What’s the purpose of a mass transit system? Reduce road congestion. Increase air quality. Increase mobility for individuals. Would free ridership reduce auto use and air pollution? Does free ridership increase mobility metro area residents? Of course. It's time to make Metro a fare-free system.
In 2003 we spent $350M constructing the Page Avenue extension – the equivalent of 8 years of free ridership on all Metro buses and trains for all 2.8M people in the region. More than $300M in public money was used to build the Edward Jones Dome, nearly 7 years of Metro free ridership for everyone.
The recent budget crisis at Metro has once again brought the issue of mass transit funding to the forefront in the St. Louis region. This conversation should be welcomed. While some ask for fare increases and decreased public funding, this course is harmful to the economic future of the region and counter to the purpose of a mass transit system. A fare-free system would likely see ridership increase 50% or more.
Free mass transit has been shown to increase ridership above what one would predict using basic elasticity relationships. This is because in addition to the real cost of the ticket, there are a psychological cost of finding a location to buy a ticket, having cash or correct change, remembering to validate, completing a roundtrip in less than two hours, being checked for a valid pass, etc.; each of these acts as a disincentive to ridership. Additional mass transit riders create demand for transportation oriented development, requiring people to use their cars less, further decreasing traffic on existing roads and further adding to walkable environments.
Only approximately 20% of a mass transit agency's budget is produced by fare collection. In the same way that state and federal gasoline taxes fail to cover the cost of highway construction and maintenance, requiring significant subsidies, mass transit is not self-funded.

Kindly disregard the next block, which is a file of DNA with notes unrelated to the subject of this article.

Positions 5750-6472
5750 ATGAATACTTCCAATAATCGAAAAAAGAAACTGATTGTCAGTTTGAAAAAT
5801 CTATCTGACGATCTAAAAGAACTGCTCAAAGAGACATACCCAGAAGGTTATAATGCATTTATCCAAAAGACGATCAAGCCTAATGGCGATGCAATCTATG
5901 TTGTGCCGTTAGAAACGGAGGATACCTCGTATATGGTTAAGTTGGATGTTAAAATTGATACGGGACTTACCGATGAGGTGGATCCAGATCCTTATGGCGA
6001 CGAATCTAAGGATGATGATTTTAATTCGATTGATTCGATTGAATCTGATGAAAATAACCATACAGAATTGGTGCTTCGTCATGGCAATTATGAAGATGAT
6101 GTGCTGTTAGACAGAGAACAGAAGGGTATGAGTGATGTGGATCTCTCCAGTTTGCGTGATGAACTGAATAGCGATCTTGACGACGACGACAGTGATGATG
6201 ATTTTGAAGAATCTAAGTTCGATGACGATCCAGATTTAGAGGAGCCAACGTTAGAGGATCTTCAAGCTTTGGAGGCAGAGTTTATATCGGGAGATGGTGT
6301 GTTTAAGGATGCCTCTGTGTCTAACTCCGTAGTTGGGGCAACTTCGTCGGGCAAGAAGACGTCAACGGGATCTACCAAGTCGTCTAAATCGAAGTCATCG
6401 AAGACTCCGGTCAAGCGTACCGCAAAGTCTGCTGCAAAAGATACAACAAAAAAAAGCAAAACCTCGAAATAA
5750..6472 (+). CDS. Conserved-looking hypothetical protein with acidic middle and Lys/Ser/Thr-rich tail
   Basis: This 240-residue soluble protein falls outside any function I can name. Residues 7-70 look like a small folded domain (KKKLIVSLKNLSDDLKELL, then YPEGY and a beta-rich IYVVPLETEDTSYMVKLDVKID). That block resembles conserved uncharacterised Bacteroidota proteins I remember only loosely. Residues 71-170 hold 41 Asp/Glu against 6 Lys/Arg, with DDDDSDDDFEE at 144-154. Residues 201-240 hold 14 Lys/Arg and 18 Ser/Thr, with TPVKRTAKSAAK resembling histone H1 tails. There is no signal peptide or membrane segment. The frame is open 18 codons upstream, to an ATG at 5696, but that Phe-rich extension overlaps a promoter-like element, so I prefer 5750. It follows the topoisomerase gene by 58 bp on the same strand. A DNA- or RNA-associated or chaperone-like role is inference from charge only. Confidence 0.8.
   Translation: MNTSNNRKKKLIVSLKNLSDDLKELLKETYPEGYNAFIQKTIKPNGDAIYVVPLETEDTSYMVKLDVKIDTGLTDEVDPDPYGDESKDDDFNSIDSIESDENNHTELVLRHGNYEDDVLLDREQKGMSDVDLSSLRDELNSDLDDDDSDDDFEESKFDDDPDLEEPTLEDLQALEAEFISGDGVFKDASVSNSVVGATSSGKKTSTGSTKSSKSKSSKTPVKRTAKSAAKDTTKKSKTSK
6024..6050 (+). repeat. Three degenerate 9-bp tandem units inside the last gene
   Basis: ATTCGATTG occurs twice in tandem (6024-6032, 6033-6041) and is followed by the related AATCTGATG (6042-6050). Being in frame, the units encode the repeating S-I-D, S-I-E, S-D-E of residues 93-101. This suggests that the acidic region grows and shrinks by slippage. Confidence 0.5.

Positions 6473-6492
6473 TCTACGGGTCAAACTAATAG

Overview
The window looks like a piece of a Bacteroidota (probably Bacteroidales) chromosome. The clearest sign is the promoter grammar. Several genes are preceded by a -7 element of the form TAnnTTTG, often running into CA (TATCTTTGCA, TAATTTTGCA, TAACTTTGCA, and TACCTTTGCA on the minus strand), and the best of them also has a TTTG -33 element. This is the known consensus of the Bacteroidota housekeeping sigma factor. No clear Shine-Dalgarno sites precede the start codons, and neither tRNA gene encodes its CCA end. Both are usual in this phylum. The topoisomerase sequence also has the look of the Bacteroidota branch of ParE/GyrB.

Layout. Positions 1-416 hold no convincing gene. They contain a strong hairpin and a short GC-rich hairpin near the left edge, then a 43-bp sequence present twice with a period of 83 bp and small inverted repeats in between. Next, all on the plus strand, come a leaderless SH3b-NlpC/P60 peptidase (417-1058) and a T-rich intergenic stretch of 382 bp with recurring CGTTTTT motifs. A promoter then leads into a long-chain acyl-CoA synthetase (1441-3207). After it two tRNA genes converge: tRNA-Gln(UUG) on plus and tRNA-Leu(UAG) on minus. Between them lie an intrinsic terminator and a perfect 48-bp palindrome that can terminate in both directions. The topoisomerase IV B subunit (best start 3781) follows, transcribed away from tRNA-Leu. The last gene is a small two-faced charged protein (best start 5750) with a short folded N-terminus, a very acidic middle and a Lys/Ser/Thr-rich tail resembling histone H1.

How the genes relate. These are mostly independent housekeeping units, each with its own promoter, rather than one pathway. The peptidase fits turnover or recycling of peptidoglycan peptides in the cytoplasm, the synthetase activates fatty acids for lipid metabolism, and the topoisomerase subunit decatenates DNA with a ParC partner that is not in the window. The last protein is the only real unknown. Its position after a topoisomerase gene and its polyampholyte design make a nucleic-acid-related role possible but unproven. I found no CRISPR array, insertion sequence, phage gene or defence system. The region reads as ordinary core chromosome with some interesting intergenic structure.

From New York to Washington people are beginning to understand why a fare-free mass transit system makes sense: The Wall Street Journal, Los Angeles, New York, more here.
Twenty percent of Metro’s $220M annual budget is $44M. This is not a small sum, but is small relative to many of our other projects, TIF subsidies and other regional spending.
Of course there are other options to pay for a fare-free system. The region could charge employers (businesses, government offices, universities, co-ops, etc.) $1 per employee every day that he or she travels to the workplace. This works out to a one-time "wage increase" of 12.5¢ per hour. That's not very much. If regional employers would commit to mass transit in the mode of Washington University and fully subsidize employee travel we would be there.
The region could also implement a 1% sales tax to fund mass transit. We could redistribute spending on roads. We could also end the wasteful use of TIF for retail development, a practice that distorts commercial development and produces zero net gain for the St. Louis MSA (report here). We should also ensure that the system is useful and require retail developments to make accommodations for mass transit (bus turnaround/stop, walking connections to Metrolink, etc.) or pay a fee to build accommodations elsewhere.
It's time we recognize that Metro Bus and Metrolink are important to the future of St. Louis and utilize local, state and federal funding sources to create a fare-free system. After all, what is the purpose of a mass transit system?